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Hopkins Alum Receives Prize for Social Innovation


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Posted: 11/19/2009

Connie Siskowski, a 1967 Johns Hopkins Nursing graduate, earned the 2009 Purpose Prize for creating the Caregiving Youth Project in Palm Beach County, FL , an organization that provides support to youths who act as caregivers to ill or disabled family members in their own homes. The Purpose Prize is an award for social innovators in their encore careers; Siskowski received $50,000 to continue her work.

Siskowski’s personal experience as a youth caregiver led her to create the Caregiving Youth Project. She acted as her grandfather’s caregiver from the ages of 11-13 years old as he battled the final stages of heart disease. According to a 2005 study by the National Alliance for Caregiving and the United Hospital Fund, between 1.3 and 1.4 million children nationwide serve as primary caregivers. Siskowski was one of many kids who cook, clean, and dispense medicine, on top of doing homework.

Siskowski is the first in the nation to create a comprehensive support system for youth caregivers. The Caregiving Youth Project facilitates support groups in middle schools, offers classes on life skills, conducts homes visits to link families to help, and provides other resources to ease some of the responsibility and give youth caregivers the chance to be kids, according to Siskowski’s profile on the Purpose Prize website.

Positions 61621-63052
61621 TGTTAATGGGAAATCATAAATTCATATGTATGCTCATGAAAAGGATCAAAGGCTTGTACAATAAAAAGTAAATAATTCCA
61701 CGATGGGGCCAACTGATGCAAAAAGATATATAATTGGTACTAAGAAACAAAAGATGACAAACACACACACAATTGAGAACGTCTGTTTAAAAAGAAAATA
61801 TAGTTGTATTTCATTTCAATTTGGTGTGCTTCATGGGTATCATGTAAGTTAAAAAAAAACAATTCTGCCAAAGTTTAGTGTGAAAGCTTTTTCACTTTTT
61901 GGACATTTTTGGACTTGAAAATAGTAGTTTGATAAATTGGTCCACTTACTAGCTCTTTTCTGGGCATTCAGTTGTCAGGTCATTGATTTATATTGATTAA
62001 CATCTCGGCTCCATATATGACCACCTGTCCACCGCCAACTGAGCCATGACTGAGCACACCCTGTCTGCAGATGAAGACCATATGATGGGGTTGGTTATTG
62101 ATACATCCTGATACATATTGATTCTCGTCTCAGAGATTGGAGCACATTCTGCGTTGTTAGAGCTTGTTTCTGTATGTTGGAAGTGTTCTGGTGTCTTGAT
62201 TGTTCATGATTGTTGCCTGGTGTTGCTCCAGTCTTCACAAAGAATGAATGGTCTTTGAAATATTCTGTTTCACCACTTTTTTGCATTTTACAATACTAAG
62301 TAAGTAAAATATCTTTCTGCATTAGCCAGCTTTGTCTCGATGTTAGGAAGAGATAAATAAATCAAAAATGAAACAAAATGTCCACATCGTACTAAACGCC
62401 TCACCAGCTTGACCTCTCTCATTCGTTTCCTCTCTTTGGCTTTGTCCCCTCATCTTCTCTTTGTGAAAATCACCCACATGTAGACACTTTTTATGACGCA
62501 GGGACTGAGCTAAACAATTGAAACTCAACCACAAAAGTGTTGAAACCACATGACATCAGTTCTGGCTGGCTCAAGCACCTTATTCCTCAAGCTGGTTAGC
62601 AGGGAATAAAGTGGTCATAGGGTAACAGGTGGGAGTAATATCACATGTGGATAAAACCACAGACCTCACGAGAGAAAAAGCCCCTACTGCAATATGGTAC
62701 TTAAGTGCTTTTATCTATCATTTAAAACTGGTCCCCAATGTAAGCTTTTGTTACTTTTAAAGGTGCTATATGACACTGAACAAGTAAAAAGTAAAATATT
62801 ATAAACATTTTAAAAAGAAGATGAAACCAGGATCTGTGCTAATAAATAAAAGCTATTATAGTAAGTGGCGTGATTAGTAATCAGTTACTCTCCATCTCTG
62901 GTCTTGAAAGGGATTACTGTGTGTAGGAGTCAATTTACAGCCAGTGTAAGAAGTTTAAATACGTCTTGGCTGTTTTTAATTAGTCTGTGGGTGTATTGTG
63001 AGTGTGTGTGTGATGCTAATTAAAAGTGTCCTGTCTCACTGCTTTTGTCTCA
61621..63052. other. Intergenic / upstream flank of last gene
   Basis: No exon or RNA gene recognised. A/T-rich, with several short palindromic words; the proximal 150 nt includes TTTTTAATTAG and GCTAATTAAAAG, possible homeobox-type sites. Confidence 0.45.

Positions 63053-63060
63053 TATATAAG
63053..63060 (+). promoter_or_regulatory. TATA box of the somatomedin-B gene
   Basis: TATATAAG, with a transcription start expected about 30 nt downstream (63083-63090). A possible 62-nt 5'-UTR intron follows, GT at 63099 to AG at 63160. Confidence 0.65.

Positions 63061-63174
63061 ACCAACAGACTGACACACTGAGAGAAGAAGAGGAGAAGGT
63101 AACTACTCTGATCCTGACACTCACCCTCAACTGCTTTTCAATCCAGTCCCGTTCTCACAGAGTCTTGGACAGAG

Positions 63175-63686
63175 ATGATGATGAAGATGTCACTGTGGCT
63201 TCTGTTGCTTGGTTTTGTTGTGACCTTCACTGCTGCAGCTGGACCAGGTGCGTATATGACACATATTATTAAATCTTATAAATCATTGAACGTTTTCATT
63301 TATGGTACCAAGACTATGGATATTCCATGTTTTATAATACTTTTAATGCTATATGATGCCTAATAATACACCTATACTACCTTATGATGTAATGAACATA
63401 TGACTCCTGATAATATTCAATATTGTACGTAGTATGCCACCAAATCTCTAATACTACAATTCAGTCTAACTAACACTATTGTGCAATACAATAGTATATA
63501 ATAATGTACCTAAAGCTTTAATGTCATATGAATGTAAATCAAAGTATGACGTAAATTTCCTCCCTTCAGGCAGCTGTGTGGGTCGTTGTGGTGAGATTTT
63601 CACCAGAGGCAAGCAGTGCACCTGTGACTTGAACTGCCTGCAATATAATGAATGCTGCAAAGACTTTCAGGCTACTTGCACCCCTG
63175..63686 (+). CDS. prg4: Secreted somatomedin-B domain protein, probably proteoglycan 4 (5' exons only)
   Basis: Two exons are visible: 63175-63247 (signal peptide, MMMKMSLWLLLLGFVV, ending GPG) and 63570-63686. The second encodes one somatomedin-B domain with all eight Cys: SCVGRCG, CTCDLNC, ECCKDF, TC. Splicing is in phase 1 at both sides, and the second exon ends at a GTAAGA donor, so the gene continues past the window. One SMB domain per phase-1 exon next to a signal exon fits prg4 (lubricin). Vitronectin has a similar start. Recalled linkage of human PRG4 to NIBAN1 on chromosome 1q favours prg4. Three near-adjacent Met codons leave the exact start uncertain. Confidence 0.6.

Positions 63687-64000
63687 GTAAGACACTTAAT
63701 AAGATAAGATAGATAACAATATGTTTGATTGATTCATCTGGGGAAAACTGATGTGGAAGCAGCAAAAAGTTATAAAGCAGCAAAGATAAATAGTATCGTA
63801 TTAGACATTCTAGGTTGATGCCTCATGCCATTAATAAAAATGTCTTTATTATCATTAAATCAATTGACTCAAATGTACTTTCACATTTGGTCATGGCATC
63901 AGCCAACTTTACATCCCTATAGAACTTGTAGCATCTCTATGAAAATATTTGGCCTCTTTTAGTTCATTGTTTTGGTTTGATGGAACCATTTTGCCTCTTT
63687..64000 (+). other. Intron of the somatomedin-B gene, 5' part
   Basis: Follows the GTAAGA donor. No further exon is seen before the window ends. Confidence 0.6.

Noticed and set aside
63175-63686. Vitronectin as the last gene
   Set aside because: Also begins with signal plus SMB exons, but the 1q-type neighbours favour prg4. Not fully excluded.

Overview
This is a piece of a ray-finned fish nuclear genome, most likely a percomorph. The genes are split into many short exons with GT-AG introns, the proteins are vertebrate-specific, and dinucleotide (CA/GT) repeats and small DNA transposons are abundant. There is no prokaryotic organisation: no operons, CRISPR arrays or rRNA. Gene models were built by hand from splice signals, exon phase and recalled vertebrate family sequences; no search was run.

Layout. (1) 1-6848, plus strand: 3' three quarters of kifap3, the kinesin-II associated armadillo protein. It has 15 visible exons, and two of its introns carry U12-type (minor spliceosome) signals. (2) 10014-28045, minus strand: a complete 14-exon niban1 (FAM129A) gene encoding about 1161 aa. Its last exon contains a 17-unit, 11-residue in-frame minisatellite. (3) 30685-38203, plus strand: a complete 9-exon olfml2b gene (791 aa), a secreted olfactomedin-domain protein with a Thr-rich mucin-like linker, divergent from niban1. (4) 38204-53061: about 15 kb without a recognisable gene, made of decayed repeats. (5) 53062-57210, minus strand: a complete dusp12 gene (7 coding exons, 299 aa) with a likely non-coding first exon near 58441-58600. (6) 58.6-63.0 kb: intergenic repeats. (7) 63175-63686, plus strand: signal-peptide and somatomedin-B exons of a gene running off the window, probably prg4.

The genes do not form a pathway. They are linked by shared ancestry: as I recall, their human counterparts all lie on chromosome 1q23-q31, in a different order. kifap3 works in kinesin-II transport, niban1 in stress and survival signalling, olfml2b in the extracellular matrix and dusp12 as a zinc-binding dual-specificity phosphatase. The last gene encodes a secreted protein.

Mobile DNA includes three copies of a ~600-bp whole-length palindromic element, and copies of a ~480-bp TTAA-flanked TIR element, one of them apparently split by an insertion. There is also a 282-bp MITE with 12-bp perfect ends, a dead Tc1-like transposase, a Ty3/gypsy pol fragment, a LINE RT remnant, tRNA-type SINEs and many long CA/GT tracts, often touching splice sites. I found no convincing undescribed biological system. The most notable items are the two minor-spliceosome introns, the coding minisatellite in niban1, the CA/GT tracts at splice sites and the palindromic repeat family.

Along with the Caregiving Youth Project, Siskowski established the American Association of Caregiving Youth (AACY) to educate families, health and social service providers, teachers, and the public about the issues that can affect caregiving youth. It’s the only organization for caregiving youth in the country, according to AACY’s website. Both entities are under the auspices of Volunteers for the Homebound and Family Caregivers, which she began in 1998 as a Faith in Action program of the Robert Wood Johnson Foundation.

The Caregiving Youth Project currently helps more than 260 students in seven of Palm Beach County’s 33 middle schools. The AACY is working to establish an affiliate network of Caregiving Youth Project Partners and other support systems throughout the country.

“I hope that, with the right tools, communities will recognize, reach out, and support caregiving youth to safeguard their physical and mental health, their schooling, and their futures,” Siskowski said.

Siskowski also received a lifetime Ashoka Fellows award in 2009 for the Caregiving Youth Project and to promote its replication through the AACY. The Ashoka organization recognizes leading social entrepreneurs with innovative solutions to social problems.

Watch a video profile about Siskowski at the Purpose Prize website and visit the AACY website for information about the Caregiving Youth Project.